What explains the effect of education on cardiovascular disease? Applying Mendelian randomization to identify the consequences of education inequality
Alice R Carter,
Neil M Davies,
Amy E Taylor,
Robyn E Wootton,
Marcus R. Munafò,
George Davey Smith,
Michael V Holmes,
Laura D Howe,
Posted 07 Dec 2018
bioRxiv DOI: 10.1101/488254 (published DOI: 10.1136/bmj.l1855)
Posted 07 Dec 2018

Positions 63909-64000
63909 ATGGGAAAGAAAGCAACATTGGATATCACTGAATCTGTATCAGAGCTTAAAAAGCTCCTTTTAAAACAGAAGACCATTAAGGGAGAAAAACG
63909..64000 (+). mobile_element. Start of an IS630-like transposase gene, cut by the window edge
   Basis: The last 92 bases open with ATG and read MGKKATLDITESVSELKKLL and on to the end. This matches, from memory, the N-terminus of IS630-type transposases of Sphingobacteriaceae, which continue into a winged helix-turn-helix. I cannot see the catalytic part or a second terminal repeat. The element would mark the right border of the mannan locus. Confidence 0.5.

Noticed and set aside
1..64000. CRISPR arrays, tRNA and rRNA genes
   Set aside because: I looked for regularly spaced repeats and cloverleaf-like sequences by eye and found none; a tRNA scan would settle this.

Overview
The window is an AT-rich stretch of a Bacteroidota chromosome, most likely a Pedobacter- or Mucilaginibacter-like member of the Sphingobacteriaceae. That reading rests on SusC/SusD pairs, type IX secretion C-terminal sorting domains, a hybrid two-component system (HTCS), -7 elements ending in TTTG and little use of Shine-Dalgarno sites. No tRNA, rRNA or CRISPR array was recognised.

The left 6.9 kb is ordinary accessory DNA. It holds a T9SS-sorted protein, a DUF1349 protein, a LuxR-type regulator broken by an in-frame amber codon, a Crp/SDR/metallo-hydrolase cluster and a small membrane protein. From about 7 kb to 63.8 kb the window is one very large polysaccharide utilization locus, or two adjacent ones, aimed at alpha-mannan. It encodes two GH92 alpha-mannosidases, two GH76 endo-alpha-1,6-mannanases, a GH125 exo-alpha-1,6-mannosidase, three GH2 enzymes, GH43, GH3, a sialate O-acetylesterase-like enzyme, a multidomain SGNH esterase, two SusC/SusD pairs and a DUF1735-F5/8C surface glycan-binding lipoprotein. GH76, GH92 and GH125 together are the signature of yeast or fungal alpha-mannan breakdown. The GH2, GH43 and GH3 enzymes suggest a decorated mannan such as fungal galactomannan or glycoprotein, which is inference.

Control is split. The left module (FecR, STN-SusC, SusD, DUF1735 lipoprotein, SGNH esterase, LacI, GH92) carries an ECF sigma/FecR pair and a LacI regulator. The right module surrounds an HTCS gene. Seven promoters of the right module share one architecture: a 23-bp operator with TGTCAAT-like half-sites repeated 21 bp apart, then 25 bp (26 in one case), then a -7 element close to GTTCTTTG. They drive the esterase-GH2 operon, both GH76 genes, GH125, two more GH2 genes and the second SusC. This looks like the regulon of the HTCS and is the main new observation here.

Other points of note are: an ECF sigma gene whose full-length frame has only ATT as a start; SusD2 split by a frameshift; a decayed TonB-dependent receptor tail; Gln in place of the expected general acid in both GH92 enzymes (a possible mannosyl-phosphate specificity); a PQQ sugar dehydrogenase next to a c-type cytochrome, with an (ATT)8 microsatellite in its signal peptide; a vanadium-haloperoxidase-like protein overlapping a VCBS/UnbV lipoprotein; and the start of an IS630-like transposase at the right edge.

Importance: Lower levels of education are causally related to higher cardiovascular risk, but the extent to which this is driven by modifiable risk factors also associated with education is unknown. Objective: To investigate the role of body mass index, systolic blood pressure and smoking in explaining the effect of education on risk of cardiovascular disease outcomes. Design: Multivariable regression analysis of observational data and Mendelian randomization (MR) analysis of genetic data. Setting: UK Biobank and international genome-wide association study consortia. Participants: Predominantly individuals of European ancestry. Main outcomes and measures: The effects of education (per 1-standard deviation increase, equivalent to 3.6 years) on coronary heart disease, cardiovascular disease (all subtypes), myocardial infarction and stroke risk (all measured in odds ratio, OR), and the degree to which this is mediated through body mass index, systolic blood pressure and smoking. Results: Each additional standard deviation of education associated with 13% lower risk of coronary heart disease (OR 0.87, 95% confidence interval [CI] 0.84 to 0.89) in observational analysis and 37% lower risk (OR 0.63, 95% CI 0.60 to 0.67) in Mendelian randomization analysis. As a proportion of the total risk reduction, body mass index mediated 15% (95% CI 13% to 17%) and 18% (95% CI 14% to 23%) in the observational and Mendelian randomization estimates, respectively. Corresponding estimates for systolic blood pressure were 11% (95% CI 9% to 13%) and 21% (95% CI 15% to 27%), and for smoking, 19% (15% to 22%) and 33% (95% CI 17% to 49%). All three risk factors combined mediated 42% (95% CI 36% to 48%) and 36% (95 % CI 16% to 63%) of the effect of education on coronary heart disease in observational and Mendelian randomization respectively. Similar results were obtained when investigating risk of stroke, myocardial infarction and all-cause cardiovascular disease. Conclusions and relevance: BMI, SBP and smoking mediate a substantial proportion of the protective effect of education on risk of cardiovascular outcomes and intervening on these would lead to reductions in cases of CVD attributable to lower levels of education. However, more than half of the protective effect of education remains unexplained and requires further investigation.
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